SAN JOSE, Calif., November 16, 2004 - Cisco today announced that the Technical Committee T11 of the InterNational Committee for Information Technology Standards (INCITS) has selected Cisco Virtual SAN (VSAN) technology for approval by the American National Standard Institute (ANSI) as the industry standard for deploying Virtual Fabrics, defined as the ability to segment a single, physical storage area network (SAN) fabric into many logical, completely independent SANs.
Cisco submitted several technology and research contributions to the INCITS T11 Technical Committee, the nation's primary Fibre Channel standards body, since joining the Committee. Claudio DeSanti, a Technical Leader in Cisco's Storage Technology Group, has served as Vice-Chair of the T11 Technical Committee since last November.
VSAN technology has been available to Cisco customers since the availability of the Cisco MDS 9000 Family of Multilayer Intelligent directors and fabric switches as part of the base features set. Cisco first submitted VSANs to the T11 Technical Committee for consideration as an industry standard last year. At the October T11 plenary meeting, three separate T11 working groups - the FC-FS-2, the FC-LS, and the FC-SW-4 working groups - approved the inclusion of Virtual Fabrics as part of each respective standard, officially completing the standardization process.
"We consider the standardization of VSAN technology to be a significant accomplishment, paralleling Cisco's pioneering efforts in the development of Virtual LAN technology as a data networking industry standard," said Tom Edsall, vice president and general manager of the Storage and Switching Technologies Group at Cisco Systems. "Just as the standardization of VLANs forever altered the landscape of data networks for the better, we expect the storage networking industry to now widely adopt VSANs to help storage administrators to build more scalable, reliable, and efficient SANs."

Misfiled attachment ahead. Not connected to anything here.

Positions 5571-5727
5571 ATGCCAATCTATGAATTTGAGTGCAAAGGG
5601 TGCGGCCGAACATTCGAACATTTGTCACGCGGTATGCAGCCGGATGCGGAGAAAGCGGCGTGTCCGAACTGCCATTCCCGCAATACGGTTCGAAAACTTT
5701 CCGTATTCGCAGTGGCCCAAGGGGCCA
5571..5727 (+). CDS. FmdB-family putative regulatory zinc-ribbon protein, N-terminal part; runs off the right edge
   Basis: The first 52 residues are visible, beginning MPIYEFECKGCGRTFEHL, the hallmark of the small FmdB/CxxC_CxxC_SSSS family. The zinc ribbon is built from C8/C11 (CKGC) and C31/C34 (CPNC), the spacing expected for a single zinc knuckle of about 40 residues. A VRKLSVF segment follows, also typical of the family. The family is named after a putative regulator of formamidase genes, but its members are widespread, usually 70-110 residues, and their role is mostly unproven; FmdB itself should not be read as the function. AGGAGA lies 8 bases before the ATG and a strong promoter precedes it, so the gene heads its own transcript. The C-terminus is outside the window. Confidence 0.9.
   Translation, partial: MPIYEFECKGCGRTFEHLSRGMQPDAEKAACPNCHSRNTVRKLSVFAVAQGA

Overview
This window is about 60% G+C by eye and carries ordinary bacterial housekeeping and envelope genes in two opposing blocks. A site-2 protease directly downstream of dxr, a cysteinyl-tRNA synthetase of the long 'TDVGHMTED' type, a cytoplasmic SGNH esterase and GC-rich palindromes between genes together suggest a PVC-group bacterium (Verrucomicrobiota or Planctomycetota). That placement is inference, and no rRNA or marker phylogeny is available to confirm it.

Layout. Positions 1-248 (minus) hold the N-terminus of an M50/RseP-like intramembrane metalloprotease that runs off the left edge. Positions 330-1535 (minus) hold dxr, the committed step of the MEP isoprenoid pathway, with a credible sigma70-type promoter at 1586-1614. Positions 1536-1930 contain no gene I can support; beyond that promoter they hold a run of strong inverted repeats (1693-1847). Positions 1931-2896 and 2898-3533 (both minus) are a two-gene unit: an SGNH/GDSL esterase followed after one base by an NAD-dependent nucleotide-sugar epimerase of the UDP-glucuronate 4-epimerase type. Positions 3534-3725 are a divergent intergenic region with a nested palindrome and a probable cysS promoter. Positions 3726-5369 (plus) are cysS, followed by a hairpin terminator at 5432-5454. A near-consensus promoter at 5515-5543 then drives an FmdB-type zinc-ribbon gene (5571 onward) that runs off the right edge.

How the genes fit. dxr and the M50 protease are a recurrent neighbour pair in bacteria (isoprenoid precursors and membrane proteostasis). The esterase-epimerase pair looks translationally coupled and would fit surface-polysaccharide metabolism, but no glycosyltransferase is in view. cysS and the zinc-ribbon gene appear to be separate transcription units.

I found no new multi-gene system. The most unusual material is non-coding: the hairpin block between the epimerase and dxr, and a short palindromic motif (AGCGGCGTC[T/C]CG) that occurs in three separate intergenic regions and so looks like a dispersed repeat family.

Electronic Arts (EA), the world's leading interactive entertainment software company, consolidated a number of its small, application-specific fabrics, or "SAN islands", onto larger fabrics built using VSANs available on its Cisco MDS 9509 directors. Through consolidation, EA is now able to manage a shared SAN infrastructure able to support and manage multiple applications, hosts (servers), and storage devices, which lead to increased operational efficiency and lowered total cost of ownership.
"The key technology that helped us move to a consolidated SAN approach was VSANs, which allow us to build a large SAN that can be logically partitioned into small SANs to suit the storage requirements of different applications," said Greg Bartlett, director of Systems Engineering at EA. "This approach and the vastly improved scalability it provides, we will be better adapt to our rapidly growing storage needs across our entire company."